So I've developed another concept. It's called a "JEDcast," after me. I am the first JEDcaster. It's hard to explain what it is, really, because until this morning laying in bed listening to Alexis breathe rhythmically, I couldn't simplify the explanation. But here's what I came up with and what I just put in as the tag line at the top of JEDcastradio.com.
Podcast. Video. Radio.
Two out of three make a JEDcast.
This you can understand. If you do a podcast and send it to us and we play it on the radio, then it's a JEDcast. If we Facebook Live a show in the studio and put it on the radio, then it's a JEDcast. If you do a radio show and later edit it into a podcast that you post on the internet, then it's a JEDcast. Etc.
Do you understand? I hope so, especially if you're someone who buys advertising.
Now don't get me wrong. It's not like we're not sucking at least some revenue out of the increased impact of Facebook Live and podcasting. We can see it in our radio numbers. For now, Facebook Live and podcasting have a strategic impact and not a direct financial impact. Technically, we lose money every month on Facebook Live. We started live video streaming in 2010 and have spent hundreds of thousands of dollars to get to this point where we can garner a million views. It'll take a long time and a lot of revenue to recover that investment.
So back to the branding problem... Shanoor, this master marketer, asked me about WJOB and the Facebook Live success. I explained what it was about and then he asked a question -
"And what's this name you mentioned - JED something or other?"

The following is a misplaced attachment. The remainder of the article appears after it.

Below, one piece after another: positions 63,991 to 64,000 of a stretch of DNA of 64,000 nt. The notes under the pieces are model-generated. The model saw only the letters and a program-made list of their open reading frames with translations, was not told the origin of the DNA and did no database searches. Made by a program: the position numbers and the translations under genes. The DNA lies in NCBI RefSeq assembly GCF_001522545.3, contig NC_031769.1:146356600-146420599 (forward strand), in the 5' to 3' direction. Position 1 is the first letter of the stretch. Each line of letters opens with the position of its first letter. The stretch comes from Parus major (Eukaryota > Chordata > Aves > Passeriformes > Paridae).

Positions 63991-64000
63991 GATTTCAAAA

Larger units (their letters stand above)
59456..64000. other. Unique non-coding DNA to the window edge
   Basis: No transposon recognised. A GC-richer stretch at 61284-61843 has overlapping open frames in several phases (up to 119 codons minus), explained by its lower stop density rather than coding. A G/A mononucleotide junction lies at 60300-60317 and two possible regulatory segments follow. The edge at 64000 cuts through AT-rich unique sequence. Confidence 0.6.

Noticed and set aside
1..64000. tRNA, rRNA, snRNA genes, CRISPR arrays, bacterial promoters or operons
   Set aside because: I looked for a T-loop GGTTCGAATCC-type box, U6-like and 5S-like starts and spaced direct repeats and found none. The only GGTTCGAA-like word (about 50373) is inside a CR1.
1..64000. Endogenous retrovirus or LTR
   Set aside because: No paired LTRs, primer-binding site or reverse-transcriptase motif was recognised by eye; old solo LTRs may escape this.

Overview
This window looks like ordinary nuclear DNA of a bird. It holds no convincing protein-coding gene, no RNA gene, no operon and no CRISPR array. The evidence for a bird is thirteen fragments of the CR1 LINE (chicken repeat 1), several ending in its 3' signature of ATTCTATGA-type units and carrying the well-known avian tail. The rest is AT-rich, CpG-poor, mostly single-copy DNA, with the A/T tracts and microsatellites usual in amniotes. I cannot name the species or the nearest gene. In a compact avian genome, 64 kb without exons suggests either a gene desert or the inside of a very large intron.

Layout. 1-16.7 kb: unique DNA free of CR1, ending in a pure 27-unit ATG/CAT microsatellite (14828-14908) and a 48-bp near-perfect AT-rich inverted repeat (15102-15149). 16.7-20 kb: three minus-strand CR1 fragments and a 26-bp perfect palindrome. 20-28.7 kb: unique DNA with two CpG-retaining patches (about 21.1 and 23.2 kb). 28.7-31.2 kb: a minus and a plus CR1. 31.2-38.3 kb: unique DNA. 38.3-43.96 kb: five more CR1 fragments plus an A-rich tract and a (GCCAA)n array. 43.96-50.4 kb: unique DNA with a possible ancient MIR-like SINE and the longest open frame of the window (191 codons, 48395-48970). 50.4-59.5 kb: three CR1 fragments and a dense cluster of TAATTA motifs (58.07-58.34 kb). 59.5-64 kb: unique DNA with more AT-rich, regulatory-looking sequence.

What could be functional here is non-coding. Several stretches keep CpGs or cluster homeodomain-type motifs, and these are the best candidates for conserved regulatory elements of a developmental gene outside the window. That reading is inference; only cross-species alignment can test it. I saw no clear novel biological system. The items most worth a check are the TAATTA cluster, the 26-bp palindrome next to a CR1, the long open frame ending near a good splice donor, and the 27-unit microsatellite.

I told him and the 50 or so people in the room that what just happened with Shanoor is what happens with potential ad buyers. I tell them all about the great things that WJOB is doing to use students and recent grads to Facebook Live a ton of stuff for the local audience... and how we're going full bore into bringing podcasting to radio.... and then somehow I casually mention JEDcast and that's the thing they focus on.
It's as if there's a wall, a mental wall. People who want to spend money to find more customers can't comprehend that little old WJOB could do anything groundbreaking that could disrupt the market and give them an edge in the marketplace.
But mention a new website with a new concept and they get curious. So that's my dilemma. We know here at the station - and the three or four of you know it too - that we'll continue to Facebook Live and podcast and do radio and mix all three together to produce things beautiful and be innovative... but what shall we call it?
I have my misgivings about introducing any new terms. I've tried it several times. The three or four of you who read my blog and follow my travails through the media world may remember when I owned the Calumet Press newspaper. That 85,000 circ rag cohabitated with this 93-year-old radio station and we had to come up with something. We tried a bunch of terms and concepts to unite them.
The LOVE unit - Listens, observations, views and other exposures.
That's just some of the crap I've come up with. And it has cost me dearly, in time and money. The one thing I learned through all of this is that the only brand - and this includes The Calumet Press - that people really know and buy into is WJOB. Anything else will take years to develop and will probably die.
So that's the knowledge base I'm leaning on in trying to determine how to bring Facebook Live video, podcasting and traditional radio together under one roof.
Maybe that's the problem, now that I write it out on a Saturday morning to the three or four of you - maybe I shouldn't try to bring them under one roof. That's another discussion with the three or four of you for another day. Right now there's long, drooping streaks of sunshine - does anybody remember sunshine? - across the hardwood floor and I'm hungry as hell. I'd get up and gorge myself on eggs and potatoes, but one of my wayward daughters is sleeping in the living room next to the kitchen. Don't wanna wake her.
One day you're tiptoeing around the house so you don't wake your babies... Next thing you know you're sleepin' in a bathtub.